Is it "wellknown" which odd powers of the theta function are eigenforms for the halfintegral weight Hecke operators? If so, what is a good reference? Is there a slick algorithm for proving computationally that a specific weight k/2 noncusp form is an eigenform?

The case of even powers was (asked and) solved by P. T. Bateman in "Problem E 2051", Amer. Math. Monthly 76 (1969), the solution being that the powers 2, 4, 8 are the only even powers of $\Theta$ that are eigenforms. A similar idea shows that indeed the only odd powers of theta that are eigenforms are 1, 3, 5 and 7:
Proof. The idea is to compute explicit expressions for the first two fourier coefficients of $\Theta^k$ and $T_{3^2} \Theta^k$, depending only on $k$. For a fixed $n$, in order to compute the $n$th coefficient of $\Theta^k$ we consider "squarepartitions" of $n$  all the ways to write $n$ as a sum of squares of positive numbers, regardless of order. Each such partition contributes to all large enough powers of $\Theta$, specifically, as soon as the power is greater than the number of summands in the partition. We can calculate exactly how much a squarepartition contributes to a coefficient. Namely, the partition: $$n = \alpha_1 \cdot n_1^2 + \alpha_2 \cdot n_2^2 + \ldots + \alpha_r \cdot n_r^2$$ where the $n_i$ are distinct, constributes to the $n$th coefficient of $\Theta^k$: $$2^{\alpha_1+\ldots+\alpha_r} \binom{k}{\alpha_1} \binom{k\alpha_1}{\alpha_2}\cdot \ldots\cdot \binom{k\alpha_1\ldots\alpha_{r1}}{\alpha_r}$$ The power of 2 accounts for different choices of sign, and each binomial coefficient accounts for the number of ways left to choose the positions of $n_i$'s. If $n$ is fixed, each such expression is a polynomial in $k$. So, we can sum over all squarepartitions of $n$ to get the $n$th coefficient of $\Theta^k$. Now we need to get the coefficients of $T_{3^2}\Theta^k$. This is well known. We use theorem 1.7 of "On Modular Forms of Half Integral Weight", G. Shimura (1973), which can also be found as proposition 13 of chapter 4 in "Introduction to Elliptic Curves and Modular Forms", N. Koblitz (1984) (I am slightly weakening the theorem to exclude $p=2$):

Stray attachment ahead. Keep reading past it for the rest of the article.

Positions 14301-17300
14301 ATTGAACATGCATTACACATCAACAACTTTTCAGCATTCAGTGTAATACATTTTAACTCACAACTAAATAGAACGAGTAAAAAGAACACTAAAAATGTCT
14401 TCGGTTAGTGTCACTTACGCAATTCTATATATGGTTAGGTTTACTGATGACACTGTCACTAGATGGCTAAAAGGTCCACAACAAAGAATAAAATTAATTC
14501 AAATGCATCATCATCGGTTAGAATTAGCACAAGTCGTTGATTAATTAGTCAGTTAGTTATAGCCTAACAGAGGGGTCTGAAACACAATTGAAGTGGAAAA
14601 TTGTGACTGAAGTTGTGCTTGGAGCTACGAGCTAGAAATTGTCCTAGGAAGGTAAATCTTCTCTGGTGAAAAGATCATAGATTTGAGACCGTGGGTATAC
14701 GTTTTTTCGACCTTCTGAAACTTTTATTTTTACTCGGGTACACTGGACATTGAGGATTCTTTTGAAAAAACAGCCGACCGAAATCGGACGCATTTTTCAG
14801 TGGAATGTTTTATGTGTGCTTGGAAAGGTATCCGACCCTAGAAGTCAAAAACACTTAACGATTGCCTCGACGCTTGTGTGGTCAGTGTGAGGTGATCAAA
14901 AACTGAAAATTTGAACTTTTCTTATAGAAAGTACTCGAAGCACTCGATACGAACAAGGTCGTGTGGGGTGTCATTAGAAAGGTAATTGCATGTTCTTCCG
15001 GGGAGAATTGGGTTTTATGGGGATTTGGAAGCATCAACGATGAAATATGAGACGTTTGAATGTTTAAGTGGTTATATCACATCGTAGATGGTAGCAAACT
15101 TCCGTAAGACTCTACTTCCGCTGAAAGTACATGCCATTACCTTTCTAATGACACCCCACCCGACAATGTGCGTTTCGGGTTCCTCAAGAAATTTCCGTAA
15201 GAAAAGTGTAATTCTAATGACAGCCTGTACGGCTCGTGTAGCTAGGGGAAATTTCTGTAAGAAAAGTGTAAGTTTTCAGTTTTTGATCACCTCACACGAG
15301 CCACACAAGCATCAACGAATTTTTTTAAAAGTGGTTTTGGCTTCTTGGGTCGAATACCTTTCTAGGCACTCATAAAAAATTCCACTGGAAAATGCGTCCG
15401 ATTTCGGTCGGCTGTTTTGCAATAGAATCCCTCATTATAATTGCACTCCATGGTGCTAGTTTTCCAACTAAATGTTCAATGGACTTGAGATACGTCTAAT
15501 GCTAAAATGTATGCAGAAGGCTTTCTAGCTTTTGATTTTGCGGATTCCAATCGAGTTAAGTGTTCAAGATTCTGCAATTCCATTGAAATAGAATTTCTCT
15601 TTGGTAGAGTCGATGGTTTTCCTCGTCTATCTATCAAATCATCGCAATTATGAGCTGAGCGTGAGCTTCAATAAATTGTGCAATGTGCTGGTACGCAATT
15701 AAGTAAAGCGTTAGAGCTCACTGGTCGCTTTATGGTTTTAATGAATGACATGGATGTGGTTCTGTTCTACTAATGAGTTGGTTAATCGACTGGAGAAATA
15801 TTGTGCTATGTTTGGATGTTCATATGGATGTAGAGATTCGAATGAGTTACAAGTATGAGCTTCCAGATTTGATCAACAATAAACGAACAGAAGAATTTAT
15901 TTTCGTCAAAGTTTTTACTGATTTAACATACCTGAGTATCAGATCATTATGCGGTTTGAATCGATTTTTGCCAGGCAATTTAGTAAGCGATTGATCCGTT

For $\Theta^k$ we have $N = 4$ and $\chi = 1$. Using the above with $p=3$: $$b_1 = a_9  (3)^{\lambda1}a_1$$ $$b_2 = a_{18} + (3)^{\lambda1}a_2$$ And $a_1$, $a_2$, $a_9$, $a_{18}$ are polynomials in $k$, or $\lambda$ (which is more convenient). If $\Theta^k$ is an eigenform for $T_{3^2}$, we must have $\frac{b1}{a1}=\frac{b2}{a2}$. We will show this is doesn't happen for $k\gt 7$. The idea is simple: writing $b_1a_2b_2a_1$ out we see a polynomial of $\lambda$ of degree 19, and $(3)^{\lambda1}$ times a quadratic polynomial in $\lambda$. As $\lambda \rightarrow \infty$ (so $k\rightarrow \infty$ as well), the exponential factor dominates, and the expression cannot be zero. We compute a lower bound for this, and check remaining cases manually. The last part isn't very enlightening, but since you expressed keenness for an algorithm (and someone might want to check that I'm not rambling nonsense), I will include the sage computation below.